Jul 12, 2013

A Salute to BIR RDO 045!

The BIR is probably one of the country's most maligned government agencies. Nobody loves the taxman.

But as quick as we are to complain, we should also be quick to give credit where credit is due.

In these past few days that I've been doing multiple transactions with the Bureau of Internal Revenue, I have been witness to the dedication and spirit of service of its people in RDO 045, so much so that I am compelled to write about them.

RDO 045 – I was amazed to see so much patience, kindness, and warmth in such a stress-filled place:
  • the chief of the Collections department, Mr. Robert Caliuag;
  • the security guards; 
  • the ladies in TSS windows 2, 3, and 4; 
  • the young men receiving ATP applications at Window 1; and
  • the people signing documents and encoding reports at the second floor, especially the gentleman right beside the stairs and the ladies routing the documents to be signed.
They all extended kind help to a lost and confused taxpayer (me). If you know their names, please let me know so that they can be mentioned properly here.

But of special mention are two people in particular: revenue collection officer Elmer Torcuator and Taxpayers Service Section Chief Jose S. Flores.

Elmer Torcuator: Tapat sa Bureau

"Tapat sa Bureau" is my husband's favorite way of describing a person whose dedication to his job makes him go above and beyond the call of duty. Last June 10, 2013, I saw this kind of dedication in Mr. Elmer Torcuator.

He was in charge of receiving payments. I was at the line to pay for three certifications. Many were in line because it was the deadline for filing taxes withheld at source.

Anyway, I joined the payments queue at 4 p.m. I noticed that the line moved very slowly, so I went to the front to investigate.

It turns out that the new machines issued to the RDOs for making ORs were incredibly slow! It took around 5 minutes to generate one transaction, and most people in the line had more than one transaction to do. (Paging BIR head office: Palitan niyo naman po ang mga machine na ito!)

The BIR personnel did not stop people from falling in line, right up to 5 p.m. Walang cut-off. Needless to say, Mr. Torcuator had to stay beyond 5 p.m. to finish the line.

In case you did not know, government employees do not receive overtime pay, and there is no time-offset benefit either.

I completed my transaction five minutes before 7 p.m. There were around ten more people behind me, so it's safe to say that Mr. Torcuator was at work until at least 8 p.m.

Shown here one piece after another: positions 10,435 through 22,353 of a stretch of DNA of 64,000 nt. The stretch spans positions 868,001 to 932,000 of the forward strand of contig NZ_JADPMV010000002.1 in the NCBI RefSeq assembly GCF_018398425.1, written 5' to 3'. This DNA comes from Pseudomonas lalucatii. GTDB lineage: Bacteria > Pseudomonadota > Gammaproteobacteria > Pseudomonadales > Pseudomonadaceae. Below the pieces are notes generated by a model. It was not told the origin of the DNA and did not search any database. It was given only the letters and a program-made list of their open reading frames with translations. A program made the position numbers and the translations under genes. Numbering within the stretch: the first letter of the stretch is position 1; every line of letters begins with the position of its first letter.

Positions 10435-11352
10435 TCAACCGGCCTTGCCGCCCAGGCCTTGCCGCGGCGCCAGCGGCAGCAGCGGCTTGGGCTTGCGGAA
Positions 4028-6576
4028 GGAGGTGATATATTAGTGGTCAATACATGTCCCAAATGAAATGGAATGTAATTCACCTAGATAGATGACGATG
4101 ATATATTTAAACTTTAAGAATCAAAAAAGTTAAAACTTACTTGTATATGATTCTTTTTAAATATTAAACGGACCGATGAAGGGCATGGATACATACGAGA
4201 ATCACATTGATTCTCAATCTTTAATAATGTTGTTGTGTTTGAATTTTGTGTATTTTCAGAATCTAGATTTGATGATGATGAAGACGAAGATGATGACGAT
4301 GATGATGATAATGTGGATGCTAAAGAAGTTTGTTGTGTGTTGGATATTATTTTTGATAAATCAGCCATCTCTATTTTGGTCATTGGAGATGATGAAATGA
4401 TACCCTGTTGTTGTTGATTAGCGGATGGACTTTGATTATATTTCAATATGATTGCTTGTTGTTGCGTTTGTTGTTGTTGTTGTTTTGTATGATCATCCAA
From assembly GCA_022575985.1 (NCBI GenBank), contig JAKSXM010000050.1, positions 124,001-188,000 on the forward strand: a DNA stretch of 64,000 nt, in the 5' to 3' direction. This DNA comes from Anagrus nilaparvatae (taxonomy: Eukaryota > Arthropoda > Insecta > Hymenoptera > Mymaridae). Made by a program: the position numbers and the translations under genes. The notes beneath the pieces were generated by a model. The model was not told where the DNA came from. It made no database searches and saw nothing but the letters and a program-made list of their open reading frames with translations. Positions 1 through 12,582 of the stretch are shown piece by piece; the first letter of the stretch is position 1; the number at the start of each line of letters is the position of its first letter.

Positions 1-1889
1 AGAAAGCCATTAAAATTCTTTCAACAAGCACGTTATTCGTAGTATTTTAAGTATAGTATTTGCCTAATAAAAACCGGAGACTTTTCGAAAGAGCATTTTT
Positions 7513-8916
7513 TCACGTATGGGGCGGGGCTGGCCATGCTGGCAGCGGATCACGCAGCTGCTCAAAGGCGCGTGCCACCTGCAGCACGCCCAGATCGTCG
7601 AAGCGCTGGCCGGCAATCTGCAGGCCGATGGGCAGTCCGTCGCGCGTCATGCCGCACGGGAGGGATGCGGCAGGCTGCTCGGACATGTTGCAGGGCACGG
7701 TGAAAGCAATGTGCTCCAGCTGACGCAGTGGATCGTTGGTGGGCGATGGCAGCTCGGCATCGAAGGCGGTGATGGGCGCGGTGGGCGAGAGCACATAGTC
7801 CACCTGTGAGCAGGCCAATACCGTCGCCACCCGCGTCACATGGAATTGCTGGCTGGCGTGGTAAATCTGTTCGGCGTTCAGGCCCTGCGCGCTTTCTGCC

Three hours of overtime work without pay would be enough to make many people cranky – but Mr. Torcuator was cheerful the whole time, chatting us up and keeping us entertained. It was a pain to be in line from 4 to 7 p.m., but this revenue collections officer made it all bearable. Thank you, Mr. Torcuator.

Jose Flores: The Gracious Chief

I was sent by the frontdesk ladies to see Mr. Flores because, apparently, he was in charge of processing requests for certifications.

I needed a certification because, as a registered BMBE, I am exempted from income tax. Since income tax is the basis of withholding tax, my income tax exemption naturally exempts me from withholding tax from my clients as well.

But the person in charge of my payments at [a certain publishing company] did not seem to understand that. So although I already showed her my Certificate of Registration which proved I was exempt from income tax, she still required me to get a certificate stating I was also exempt from tax withheld at source.

Mr. Flores granted my request for a certificate, but the certification he gave me was the standard certification stating I was exempt from Income Tax. Apparently, nobody ever asks for a certificate of exemption from withholding tax at source (probably because that is normally taken for granted when one is certified to be exempt from income tax).

When I saw that the certification only mentioned my exemption from income tax, I called the publishing company's accounting office to ask the abovementioned lady if this certification was sufficient to make her stop withholding taxes from my payments.

She said no. She needs to see the words "exempted from tax withheld at source."

Because I had already wasted so much time on her requirement, I found the courage to return to Mr. Flores with my phone and ask him to please do the explaining to the lady.

Now, mind you, Mr. Flores is a very busy man. His table was completely covered with applications for Authority to Print official receips/sales invoices. (Imagine how many businesses there are in RDO 045, and all of us need to have our receipts/invoices renewed by Aug. 30, thanks to Commissioner Henares' new OR/SI ruling, which we all heard about only in May because it was so inadequately publicized!)

But he graciously took my phone, talked to the lady, and tried to give her a quick review in basic accounting principles. And then, having failed to get through to her, he agreed to revise my certificate!

As he personally typed out the new certificate, he sighed a little and mentioned, "Dapat may iba na tayong natatapos na gawain kung hindi dahil dito." But he smiled and nodded at me, as if to assure me that he knew it was not my fault.

Finally, the certificate was finished and printed. It needlessly took up a busy man's time, but he was gracious and kind about it all the way. For that, I am extremely grateful. Thank you, Mr. Jose Flores.

Thank you, BIR RDO 045!

The Nanay Notebook is written by Blessie Adlaon, a work-at-home and homeschooling mom of four. Check out our About page to know more about this blog's author and our policies on advertising, press releases, and reposting.

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